Go Down

Topic: Is swtich mode power supply (SMPS) safely isolated?  (Read 1 time) previous topic - next topic

hammy

Regulations are Country specific - I'm in the UK

jackrae

Slightly off-topic but if your house has either 100mA or 300mA RCD protection then it effectively offers no personal protection against electrocution.  These currents are far more than required to cause fatality.

Watcher

Slightly off-topic but if your house has either 100mA or 300mA RCD protection then it effectively offers no personal protection against electrocution.  These currents are far more than required to cause fatality.
True if these currents were to pass from the body. The 300mA RCD  value is calculated  based on the touch voltage which corresponds to around 50v if i am not mistaken.

hammy

Any use ?  The problem will be that any third party inspection is going to look for approved equipment not home made , so he doesn't have assess it and create personal liability for himself.  ( inCourt -"why did you approve this " A " it's marked as suitable and meeting approved standards"
Verses.. A" I considered it was safe "
Which is followed by " I see , what is your experience with x,y,z..are you qualified in designing ABC .")

Same would apply to yourself , if you kill anyone ... you are responsible for the design and test of whatever you put in, and need to have the correct ( provable ) expertise . There may also be an issue giving advice on forums on such matters , unsure.


https://static1.squarespace.com/static/5544eff8e4b067ba8b4230e6/t/579a17823e00bedf2acb83b2/1469716355553/Electrical-WIRING-SWIMMING-POOLS.pdf

JohnRob

Quote
Any use ?  The problem will be that any third party inspection is going to look for approved equipment not home made
The curious thing about this topic is I could not find any information that would suggest what that approval might consist of.   Suppose the installation used a Medical Grade power supply (or any power supply for that matter) which was UL, CE, etc approved;  would that be considered "approved equipment".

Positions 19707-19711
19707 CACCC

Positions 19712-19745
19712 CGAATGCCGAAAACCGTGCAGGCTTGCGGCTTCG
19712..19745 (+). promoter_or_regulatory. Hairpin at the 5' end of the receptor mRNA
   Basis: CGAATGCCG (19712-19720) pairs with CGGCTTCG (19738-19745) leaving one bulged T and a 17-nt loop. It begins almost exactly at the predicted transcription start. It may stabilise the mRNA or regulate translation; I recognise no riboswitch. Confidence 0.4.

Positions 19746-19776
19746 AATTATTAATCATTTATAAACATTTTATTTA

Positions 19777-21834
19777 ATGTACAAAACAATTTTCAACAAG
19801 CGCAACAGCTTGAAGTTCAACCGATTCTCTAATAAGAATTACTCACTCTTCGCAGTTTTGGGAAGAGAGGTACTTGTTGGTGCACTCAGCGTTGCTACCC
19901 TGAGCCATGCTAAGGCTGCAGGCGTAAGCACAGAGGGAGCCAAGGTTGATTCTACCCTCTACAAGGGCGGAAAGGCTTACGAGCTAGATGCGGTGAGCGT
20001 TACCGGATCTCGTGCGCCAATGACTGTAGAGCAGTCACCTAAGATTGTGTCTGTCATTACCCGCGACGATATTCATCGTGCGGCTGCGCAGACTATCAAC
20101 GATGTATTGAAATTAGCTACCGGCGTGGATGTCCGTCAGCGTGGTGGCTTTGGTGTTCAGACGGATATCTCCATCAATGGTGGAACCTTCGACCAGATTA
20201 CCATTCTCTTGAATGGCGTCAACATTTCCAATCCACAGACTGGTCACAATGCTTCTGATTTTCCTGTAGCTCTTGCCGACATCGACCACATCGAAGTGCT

The little research I did on this topic (NEC 2012 and UL 676) concentrated on bonding of metal parts and use of GFI / RCD devices.

Also the OP mentioned the original lighting (hopefully "approved") did not even have a split bobbin transformer.


Please do not PM me with thread based messages.  If your thoughts are worth responding,  the group should benefit from your insight.

srnet

Slightly off-topic but if your house has either 100mA or 300mA RCD protection then it effectively offers no personal protection against electrocution.  These currents are far more than required to cause fatality.
Why would anyone install a 300mA RCD ?

My shed, built by me, was wired to the then current UK 'regulations' (not actually legal requirements) which specified 30mA RCDs. That was maybe 20 years ago.

Co-Designer of the worlds smallest (known) operational satellite, $50SAT.
http://www.50dollarsat.info/
http://www.loratracker.uk/

polymorph

Many years ago, I was manager of a video arcade. When the power supplies failed, we replaced them with generic switch mode power supplies.

However, I found out that without grounding, just the leakage from parasitic capacitance in the power supply was enough so that the chassis would float at 1/2 of the line voltage, 60V here, and with enough current to give you a palpable shock. I discovered this by touching the chassis of two games, one with a broken ground lug on the cord, the other properly grounded.
Steve Greenfield AE7HD
Drawing Schematics: tinyurl.com/23mo9pf - tinyurl.com/o97ysyx - https://tinyurl.com/Technote8